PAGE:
On January 15, 2009, US Airways 1549 departing LaGuardia airport hit a flock of geese, causing the extremely rare loss of both engines. What followed became known as the Miracle on the Hudson in which all 155 people on board miraculously survived, although the geese didn’t fare quite so well. The recent movie “Sully” has become a Christmas favorite because we all love miracles, especially at Christmastime.
Largely forgotten in the celebration of flight 1549 was the tragedy that happened less than one month later on February 12th when Colgan flight 3407 crashed into a New York house killing all 49 on board and one person in the house. While the US Airways pilots reacted perfectly to a terrible situation, the pilots of 3407, after noticing a dangerous accumulation of ice on the wings, proceeded to commit a series of errors that led to their tragic outcome. The 1549 pilots, Sully and Skiles, will forever be heroes for their courageous actions while the Colgan pilots, Renslow and Shaw, have become sadly immortalized in aviation flight training material as examples of what not to do.
An article by Sam Weigel in a flying magazine contrasted these two accidents, comparing the emergencies they faced and the pilot’s responses. He spoke of the highly acclaimed pilot training program of US Airways and the extensive and unique preparations of both Sully and Skiles. It compared this to the relative inexperience and poor training of the Colgan pilots as well as an atmosphere of cost cutting that existed at the now defunct Colgan airlines.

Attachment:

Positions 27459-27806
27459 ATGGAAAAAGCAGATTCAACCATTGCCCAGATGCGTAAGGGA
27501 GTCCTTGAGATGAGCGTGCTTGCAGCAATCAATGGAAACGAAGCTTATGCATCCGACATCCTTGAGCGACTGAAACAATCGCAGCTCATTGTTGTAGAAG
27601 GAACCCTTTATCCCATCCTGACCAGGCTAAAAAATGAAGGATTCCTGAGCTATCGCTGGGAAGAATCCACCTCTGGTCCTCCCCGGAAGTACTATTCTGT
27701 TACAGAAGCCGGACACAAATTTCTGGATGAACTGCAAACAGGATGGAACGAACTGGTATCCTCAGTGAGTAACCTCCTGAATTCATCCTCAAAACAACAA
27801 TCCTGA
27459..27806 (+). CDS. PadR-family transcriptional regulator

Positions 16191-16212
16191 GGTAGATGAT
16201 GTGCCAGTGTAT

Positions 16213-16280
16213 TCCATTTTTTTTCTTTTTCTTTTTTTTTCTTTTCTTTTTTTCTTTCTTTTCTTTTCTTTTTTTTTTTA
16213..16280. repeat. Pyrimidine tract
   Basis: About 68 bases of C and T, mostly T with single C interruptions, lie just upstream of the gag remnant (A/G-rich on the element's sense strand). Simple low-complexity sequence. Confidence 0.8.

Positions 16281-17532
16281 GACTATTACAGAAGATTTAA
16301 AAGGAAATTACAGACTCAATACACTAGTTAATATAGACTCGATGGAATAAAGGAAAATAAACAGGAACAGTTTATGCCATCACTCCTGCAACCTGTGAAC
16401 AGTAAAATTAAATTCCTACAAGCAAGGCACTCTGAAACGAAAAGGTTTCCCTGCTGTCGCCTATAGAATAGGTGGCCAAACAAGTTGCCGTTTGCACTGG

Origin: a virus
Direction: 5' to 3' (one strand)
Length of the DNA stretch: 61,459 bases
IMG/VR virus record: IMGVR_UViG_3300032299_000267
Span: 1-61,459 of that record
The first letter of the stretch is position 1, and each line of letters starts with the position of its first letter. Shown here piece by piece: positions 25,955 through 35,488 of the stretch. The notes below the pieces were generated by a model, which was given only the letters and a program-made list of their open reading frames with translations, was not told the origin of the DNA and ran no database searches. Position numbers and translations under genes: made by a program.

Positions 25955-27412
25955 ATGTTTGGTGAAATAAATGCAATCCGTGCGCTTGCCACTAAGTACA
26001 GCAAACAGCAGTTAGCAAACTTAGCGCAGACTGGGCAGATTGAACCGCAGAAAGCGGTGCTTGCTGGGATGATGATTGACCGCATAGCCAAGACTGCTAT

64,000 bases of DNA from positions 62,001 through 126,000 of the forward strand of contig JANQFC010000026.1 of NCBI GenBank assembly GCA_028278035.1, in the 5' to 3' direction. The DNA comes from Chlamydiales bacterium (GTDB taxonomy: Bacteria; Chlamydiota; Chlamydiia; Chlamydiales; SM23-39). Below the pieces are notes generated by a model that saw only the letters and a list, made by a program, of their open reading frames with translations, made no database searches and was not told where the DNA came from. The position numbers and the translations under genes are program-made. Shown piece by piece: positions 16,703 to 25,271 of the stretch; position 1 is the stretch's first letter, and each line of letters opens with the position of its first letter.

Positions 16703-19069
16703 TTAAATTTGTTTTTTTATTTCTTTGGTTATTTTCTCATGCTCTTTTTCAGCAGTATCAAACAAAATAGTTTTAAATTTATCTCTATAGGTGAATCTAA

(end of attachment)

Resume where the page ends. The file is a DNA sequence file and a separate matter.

In conclusion, Mr. Weigel made a profound statement that applies far beyond these two accidents. He said, “US Airways 1549 was not a miracle. It was a return on a long term investment. Colgan 3407 was the natural result of when such investments are lacking.” In my lifetime of teaching financial principles, I have never come across a truer principle.
It has been said that miracles happen when preparation meets opportunity. The miracle on the Hudson only became a miracle because two pilots had paid the high price of preparation. Sadly, Colgan air could have been a miracle too, had the pilots made the proper investment to make it happen.
Many have told me it would take a miracle for them to ever save enough money to retire. I can tell you I have seen that miracle hundreds of times throughout my career as I have watched people of modest means invest years of discipline into making that miracle happen.
Christmas is a time of celebrating miracles but let us not forget the part we play in making those miracles possible in our own lives. Specifically to this column, if we prepare ourselves financially, then we open the door for financial miracles to occur. If, however, we are unprepared and choose instead to live on “hope” that things will turn out for us, then we will likely live our lives wondering why the miracles always seem to happen to someone else.